How to Add Protein to Smoothies Without Protein Powder

You can use whole foods to get the same filling result.

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April 29, 2020

Related To:

Food Network Kitchen’s Kiwi-Ginger Zinger Protein Smoothie for Healthy Dishes Every Grown Up Needs to Know, as seen on Food Network.

Photo by: Tara Donne

Tara Donne

Want to give your smoothie a protein boost but don't want to use a supplemental protein powder? Then it’s time to rethink your smoothie recipes with these seven whole food ingredients.

Protein Needs

Adding protein to a smoothie is not just a good idea — it’s a great idea. The addition of a protein source makes the smoothie more satisfying, so it will keep you feeling fuller longer. If you tend to sip on a smoothie after exercise, protein is essential for proper muscle recovery. An average 150-pound adult needs about 55 to 70 grams of protein spread throughout the day. Getting 10 to 20 grams (closer to 25 post-workout) is a good protein goal for a smoothie.

Protein Boosters

Add these high protein ingredients to your shopping list and fire up the blender!

Greek Yogurt

Photo by: Min Kwon ©2015, Television Food Network, G.P. All Rights Reserved

Min Kwon, 2015, Television Food Network, G.P. All Rights Reserved

A 6-ounce container of nonfat, plain Greek yogurt has an impressive 18 grams of protein and is a quick and easy way to make a thick and creamy smoothie bowl.

Recipe Inspiration: Berry-licious Smoothie Bowl

Silken Tofu

A seriously underappreciated protein option, silken tofu is a neutral add-in with a payoff: 6 ounces boasts about 10 grams of protein.

Recipe Inspiration: Silken Smoothie

Nut Butter

Nut butters offer a dose of protein, plus heart-healthy fats. Two tablespoons of almond or cashew butter deliver 6 and 5 grams of protein, respectively.

Recipe Inspiration: Chocolate Almond Smoothie

Hemp Seeds

Food Network Kitchen’s One-Offs, Kiwi Ginger Zinger Smoothie

Photo by: Kate Mathis ©2016, Television Food Network, G.P. All Rights Reserved

Kate Mathis, 2016, Television Food Network, G.P. All Rights Reserved

These nutrient-filled seeds have gone from quirky trend to pantry staple in recent years and make a great addition to a smoothie: 3 tablespoons pack 10 grams of protein.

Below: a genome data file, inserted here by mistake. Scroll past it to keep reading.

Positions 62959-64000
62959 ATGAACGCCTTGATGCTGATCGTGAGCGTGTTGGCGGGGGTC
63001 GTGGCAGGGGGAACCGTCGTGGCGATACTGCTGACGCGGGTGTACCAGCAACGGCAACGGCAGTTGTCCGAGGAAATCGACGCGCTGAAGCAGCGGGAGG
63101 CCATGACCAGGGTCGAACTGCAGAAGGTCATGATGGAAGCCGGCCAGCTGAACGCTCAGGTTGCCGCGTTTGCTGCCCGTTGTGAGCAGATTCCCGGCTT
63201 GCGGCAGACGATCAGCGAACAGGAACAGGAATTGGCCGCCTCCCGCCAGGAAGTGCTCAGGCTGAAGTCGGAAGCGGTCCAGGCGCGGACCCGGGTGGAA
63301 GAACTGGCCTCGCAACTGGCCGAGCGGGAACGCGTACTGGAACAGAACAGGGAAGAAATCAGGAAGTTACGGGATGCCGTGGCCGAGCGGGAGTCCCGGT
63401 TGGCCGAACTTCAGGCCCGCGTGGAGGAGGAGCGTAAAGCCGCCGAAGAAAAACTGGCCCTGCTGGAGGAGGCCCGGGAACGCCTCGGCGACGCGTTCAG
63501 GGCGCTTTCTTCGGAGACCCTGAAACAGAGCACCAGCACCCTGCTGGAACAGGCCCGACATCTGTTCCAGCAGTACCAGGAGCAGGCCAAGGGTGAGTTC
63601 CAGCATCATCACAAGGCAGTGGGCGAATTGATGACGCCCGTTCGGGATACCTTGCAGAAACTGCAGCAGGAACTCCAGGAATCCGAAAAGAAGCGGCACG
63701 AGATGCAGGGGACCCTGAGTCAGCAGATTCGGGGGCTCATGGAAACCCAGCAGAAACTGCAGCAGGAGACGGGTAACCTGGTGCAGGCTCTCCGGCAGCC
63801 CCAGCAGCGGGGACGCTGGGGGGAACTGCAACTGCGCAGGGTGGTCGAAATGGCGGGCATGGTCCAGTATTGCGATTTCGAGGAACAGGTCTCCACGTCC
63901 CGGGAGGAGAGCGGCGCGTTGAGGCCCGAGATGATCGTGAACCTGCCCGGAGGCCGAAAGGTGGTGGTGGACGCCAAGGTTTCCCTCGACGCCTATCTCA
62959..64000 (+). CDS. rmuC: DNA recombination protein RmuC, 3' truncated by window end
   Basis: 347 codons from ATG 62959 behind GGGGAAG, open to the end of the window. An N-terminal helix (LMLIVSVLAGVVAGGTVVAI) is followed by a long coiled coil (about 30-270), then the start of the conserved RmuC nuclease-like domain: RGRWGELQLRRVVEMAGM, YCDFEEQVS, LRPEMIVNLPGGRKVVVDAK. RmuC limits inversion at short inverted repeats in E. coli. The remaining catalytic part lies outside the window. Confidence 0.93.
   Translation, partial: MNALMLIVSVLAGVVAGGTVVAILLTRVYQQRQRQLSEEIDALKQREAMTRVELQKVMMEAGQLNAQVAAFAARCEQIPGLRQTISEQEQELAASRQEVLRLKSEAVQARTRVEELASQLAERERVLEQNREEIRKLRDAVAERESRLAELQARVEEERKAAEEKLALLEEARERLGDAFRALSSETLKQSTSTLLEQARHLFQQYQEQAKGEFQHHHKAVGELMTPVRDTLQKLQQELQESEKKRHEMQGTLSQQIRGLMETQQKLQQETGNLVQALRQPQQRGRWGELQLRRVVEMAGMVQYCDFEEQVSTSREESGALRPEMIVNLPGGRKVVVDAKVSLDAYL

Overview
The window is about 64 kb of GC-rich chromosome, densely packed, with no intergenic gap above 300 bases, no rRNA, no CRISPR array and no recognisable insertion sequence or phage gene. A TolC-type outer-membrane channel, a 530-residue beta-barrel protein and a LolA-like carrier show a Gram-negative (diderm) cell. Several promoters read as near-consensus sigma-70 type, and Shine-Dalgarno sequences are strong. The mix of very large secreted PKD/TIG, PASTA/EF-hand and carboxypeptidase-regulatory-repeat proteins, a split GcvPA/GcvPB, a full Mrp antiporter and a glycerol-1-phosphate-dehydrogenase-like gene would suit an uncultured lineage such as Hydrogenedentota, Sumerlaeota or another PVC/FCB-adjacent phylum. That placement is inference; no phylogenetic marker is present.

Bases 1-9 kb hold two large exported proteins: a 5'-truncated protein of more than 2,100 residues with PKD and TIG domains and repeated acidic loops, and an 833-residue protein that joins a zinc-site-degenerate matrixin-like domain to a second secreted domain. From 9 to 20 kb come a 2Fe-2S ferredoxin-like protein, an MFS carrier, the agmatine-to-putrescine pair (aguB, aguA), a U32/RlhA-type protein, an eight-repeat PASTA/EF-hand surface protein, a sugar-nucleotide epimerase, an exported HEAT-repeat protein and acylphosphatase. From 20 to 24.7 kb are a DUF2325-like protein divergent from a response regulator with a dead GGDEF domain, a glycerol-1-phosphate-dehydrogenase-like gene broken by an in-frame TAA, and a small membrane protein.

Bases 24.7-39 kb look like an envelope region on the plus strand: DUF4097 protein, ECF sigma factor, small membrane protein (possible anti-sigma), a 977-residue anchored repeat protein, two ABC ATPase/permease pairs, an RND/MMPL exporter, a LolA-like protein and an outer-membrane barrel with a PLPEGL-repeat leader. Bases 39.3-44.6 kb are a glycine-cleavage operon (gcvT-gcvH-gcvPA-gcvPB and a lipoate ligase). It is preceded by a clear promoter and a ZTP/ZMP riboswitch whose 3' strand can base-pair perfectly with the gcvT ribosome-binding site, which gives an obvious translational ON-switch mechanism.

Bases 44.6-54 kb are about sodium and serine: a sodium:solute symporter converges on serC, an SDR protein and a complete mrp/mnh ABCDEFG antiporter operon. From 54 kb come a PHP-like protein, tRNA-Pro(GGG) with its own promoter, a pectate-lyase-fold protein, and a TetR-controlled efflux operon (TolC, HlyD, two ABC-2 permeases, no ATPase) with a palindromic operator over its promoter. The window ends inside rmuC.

Milk and Soy Milk

Ellie Krieger's Blueberry Blast Smoothie

Photo by: Tara Donne ©2012, Television Food Network, G.P. All Rights Reserved

Tara Donne, 2012, Television Food Network, G.P. All Rights Reserved

Whether you choose cow's milk with 9 grams of protein per cup or unsweetened soy milk with 7 grams, these liquids make ideal smoothie bases that also offer bone-building calcium and vitamin D.

Recipe Inspiration: Blueberry Blast Smoothie

Cottage Cheese

100326A_0321.tif

100326A_0321.tif

Marina Malchin Prop Stylist Food Stylist: Anne Disrude,Marina Malchin Prop StylistFood Stylist: Anne Disrude

This is one of the best sources of muscle building protein around. One cup of low-fat cottage cheese contains 20 grams of protein and 30 percent of your daily recommended calcium.

Recipe Inspiration: Peachy-Keen Smoothie

Powdered Peanut Butter

Traditional peanut butter is a smoothie staple with 7 grams of protein per 2-tablespoon serving. A lesser known ingredient is powdered peanut butter – with 85 percent less fat compared to the traditional stuff, but the same amount of protein.

Recipe Inspiration: Peanut Butter Shake with Cottage Cheese (recipe below)

Peanut Butter Shake with Cottage Cheese

Yield: 2 Servings

INGREDIENTS

1 3/4 cups skim milk

2 frozen medium bananas

1/4 cup powdered peanut butter

3/4 cup low-fat cottage cheese

DIRECTIONS

  1. In a blender combine milk, banana, powdered peanut butter and cottage cheese. Blend on high speed until smooth.
  2. Pour mixture into 2 chilled glasses and serve immediately.

Nutrition Info Per Serving

Calories: 257; Total Fat: 1g (0g saturated fat); Cholesterol: 6mg; Sodium: 278mg; Carbohydrates: 42g; Added sugar: 0g; Fiber: 4g; Protein: 23g

Recipe Courtesy of Dana Angelo White, Healthy Quick and Easy Smoothies

Dana Angelo White, MS, RD, ATC, is a registered dietitian, certified athletic trainer and owner of Dana White Nutrition, Inc., which specializes in culinary and sports nutrition. She is the author of four cookbooks First Bites: Superfoods for Babies and Toddlers, The Healthy Air Fryer Cookbook, The Healthy Instant Pot Cookbook and Healthy Quick and Easy Smoothies.

*This article was written and/or reviewed by an independent registered dietitian nutritionist.

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